If you are going to be using gel or powder eyeliners, a dedicated eyeliner brush in absolute must. My three favourites are the MAC 210 Precise Eye Liner Brush, Bobbi Brown Ultra Fine Liner Brush and the Sigma E05 Eyeliner Brush (although a special mention must go out to the MAC 266 Small Angle Brush – the perfect brush for creating winged liner. Also excellent for eyebrows). The bristles on the MAC brush are long and flexible which helps you draw lovely, neat, fluid lines. I use the Bobbi Brown brush on my waterline mostly, but it does a great job of lining the lashes if you’re after a thicker, more dramatic effect.
5. Shader Brush
The MAC 239 Shader Brush is fantastic for applying heavier shadows or pigments. The flat, compact bristles make it easy to pack a lot of product onto the eyelid and create a solid wash of colour. I also use it to run eyeshadow along my bottom lashline when I’m doing a smokey eye as it creates just the right amount of smudginess under the eye.
6. Concealer Brush
I use a multitude of brushes for concealing, namely: MAC 242 Shader Brush, MAC 217 Blending Brush and the SpaceNK Concealer Brush (sadly not available in South Africa). I like the MAC 242 on larger areas of redness, and for applying concealer around my nose. I use the MAC 217 for concealing bigger blemishes as it buffs the concealer on top of the spot without creating any tell-tale lines/edges – it does all the blending work for you. For more targeted, pinpoint concealing, I use the SpaceNK brush, as the pointed nib of the brush allows me conceal even the smallest of spots.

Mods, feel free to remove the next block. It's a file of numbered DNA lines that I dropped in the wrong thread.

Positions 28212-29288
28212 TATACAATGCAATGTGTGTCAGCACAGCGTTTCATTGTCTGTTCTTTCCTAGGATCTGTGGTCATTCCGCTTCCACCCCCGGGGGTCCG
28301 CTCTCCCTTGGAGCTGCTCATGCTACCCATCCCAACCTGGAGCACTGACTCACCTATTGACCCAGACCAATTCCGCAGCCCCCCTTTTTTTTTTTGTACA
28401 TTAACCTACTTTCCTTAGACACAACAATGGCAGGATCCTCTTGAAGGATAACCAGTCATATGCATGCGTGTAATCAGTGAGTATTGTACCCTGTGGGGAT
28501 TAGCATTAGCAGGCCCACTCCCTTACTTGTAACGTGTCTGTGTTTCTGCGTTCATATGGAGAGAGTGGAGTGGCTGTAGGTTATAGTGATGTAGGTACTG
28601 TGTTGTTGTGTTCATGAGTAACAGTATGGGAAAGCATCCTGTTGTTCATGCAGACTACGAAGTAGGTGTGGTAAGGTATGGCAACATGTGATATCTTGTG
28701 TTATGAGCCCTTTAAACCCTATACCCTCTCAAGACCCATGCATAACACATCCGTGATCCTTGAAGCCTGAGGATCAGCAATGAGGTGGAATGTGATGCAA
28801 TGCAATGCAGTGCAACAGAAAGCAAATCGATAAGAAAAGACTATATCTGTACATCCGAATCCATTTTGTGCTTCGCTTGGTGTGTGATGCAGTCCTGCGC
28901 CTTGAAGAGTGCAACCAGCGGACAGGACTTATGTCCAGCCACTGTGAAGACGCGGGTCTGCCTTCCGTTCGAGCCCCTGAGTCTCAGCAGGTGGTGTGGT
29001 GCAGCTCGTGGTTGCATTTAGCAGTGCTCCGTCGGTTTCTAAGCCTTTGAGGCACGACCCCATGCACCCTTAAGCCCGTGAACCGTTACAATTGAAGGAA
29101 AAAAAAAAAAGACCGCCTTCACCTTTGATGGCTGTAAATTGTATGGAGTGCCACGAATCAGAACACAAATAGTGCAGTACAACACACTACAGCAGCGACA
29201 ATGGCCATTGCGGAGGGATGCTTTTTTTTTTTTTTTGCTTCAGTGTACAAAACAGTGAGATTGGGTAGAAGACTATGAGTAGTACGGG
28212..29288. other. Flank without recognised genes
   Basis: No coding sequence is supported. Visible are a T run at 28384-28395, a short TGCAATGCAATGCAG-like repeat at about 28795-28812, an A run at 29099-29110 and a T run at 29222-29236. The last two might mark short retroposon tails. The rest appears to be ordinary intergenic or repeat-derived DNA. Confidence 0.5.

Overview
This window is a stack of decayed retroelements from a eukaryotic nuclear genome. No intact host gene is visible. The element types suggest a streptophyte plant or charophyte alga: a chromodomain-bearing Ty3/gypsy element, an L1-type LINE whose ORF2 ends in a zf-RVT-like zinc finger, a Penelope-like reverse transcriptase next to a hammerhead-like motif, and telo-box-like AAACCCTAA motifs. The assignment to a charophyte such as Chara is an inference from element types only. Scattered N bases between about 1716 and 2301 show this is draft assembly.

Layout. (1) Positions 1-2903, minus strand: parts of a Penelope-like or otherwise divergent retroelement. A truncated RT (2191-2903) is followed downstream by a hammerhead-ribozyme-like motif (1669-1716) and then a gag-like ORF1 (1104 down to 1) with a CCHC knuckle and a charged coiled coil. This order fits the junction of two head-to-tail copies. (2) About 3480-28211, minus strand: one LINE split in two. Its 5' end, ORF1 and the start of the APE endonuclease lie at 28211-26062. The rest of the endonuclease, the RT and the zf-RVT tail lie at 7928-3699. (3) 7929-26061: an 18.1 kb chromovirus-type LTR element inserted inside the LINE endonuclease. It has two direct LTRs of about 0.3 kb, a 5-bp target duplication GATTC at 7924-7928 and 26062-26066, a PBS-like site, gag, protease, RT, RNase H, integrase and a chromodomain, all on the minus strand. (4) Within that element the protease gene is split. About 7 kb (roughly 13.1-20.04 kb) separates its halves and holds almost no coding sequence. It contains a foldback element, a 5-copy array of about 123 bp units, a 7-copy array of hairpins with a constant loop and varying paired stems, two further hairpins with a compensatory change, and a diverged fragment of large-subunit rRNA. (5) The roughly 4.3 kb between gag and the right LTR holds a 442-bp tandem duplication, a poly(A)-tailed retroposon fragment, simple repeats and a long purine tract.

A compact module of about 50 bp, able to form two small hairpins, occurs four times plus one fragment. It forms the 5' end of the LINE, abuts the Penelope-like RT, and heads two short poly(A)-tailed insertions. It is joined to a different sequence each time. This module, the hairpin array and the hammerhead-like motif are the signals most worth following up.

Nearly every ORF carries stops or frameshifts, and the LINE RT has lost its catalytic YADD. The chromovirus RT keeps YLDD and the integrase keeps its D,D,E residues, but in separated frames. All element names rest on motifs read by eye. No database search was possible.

7. Stippling Brush
If you use cream products, you need a stippling brush. The composition of the brush is such that it picks up just the right amount of product, so it’s very difficult to make mistakes. I use the Real Techniques Stippling Brush for applying cream blushers and highlighters, and it works like a charm – it presses the colours into the cheeks, leaving them looking impossibly glowy and youthful. I have never used it to apply foundation, but I know Jules does and says that the results are equally fantastic.
8. Blush Brush
Finding the right blush brush is key – I have used many in my time, but I was always disappointed. Funnily enough the biggest disappointment was the Bobbi Brown Face Blender Brush – it shed its bristles almost immediately and left me with grandpa-esque whiskers all over my face. I don’t enjoy. What I do enjoy, however, is the Eco Tools Tapered Blush Brush! As with the Stippling Brush, it picks up just the right amount of product, and deposits the lightest dusting of blusher onto the cheeks. The bristles are nice and soft (and don’t shed), it’s comfortable to use, and it’s very affordable.
9. Powder Brush
This brush is only really a “must have” if you use powders on the daily. I historically never used powders because my skin is dry enough – I don’t have any natural shine which needs combatting. However I changed my tune when I got my hands of the Ambient Lighting Powders from Hourglass and realized that I had nothing suitable to apply them with – sacrilege! I decided to get the Sigma F30 Large Powder Brush and it really lovely – well-weighted with long, soft, flexible bristles, it feels gentle on the skin and creates a very even finish.
An eyebrow essential – you need a spoolie if you have any hopes of ever perfecting sculpted, full brows. There’s no need to go out and buy one either – next time you’re at any cosmetics counter, just ask the sales attendant if you can have one. I get my stash whenever I go to MAC – I usually buy something (I can’t help it, ok) and then ask for the spoolies as an added extra…they never say no!
MAC brushes are available online or in store
Real Techniques brushes are available online and worldwide shipping is only $2
Sigma brushes are available online from Turquoise Studio
Eco Tools brushes are available from Clicks and Dischem
Bobbi Brown brushes are available from selected Edgars Red Square stores
Make Up For Ever brushes are available online from Metropolitan Cosmetics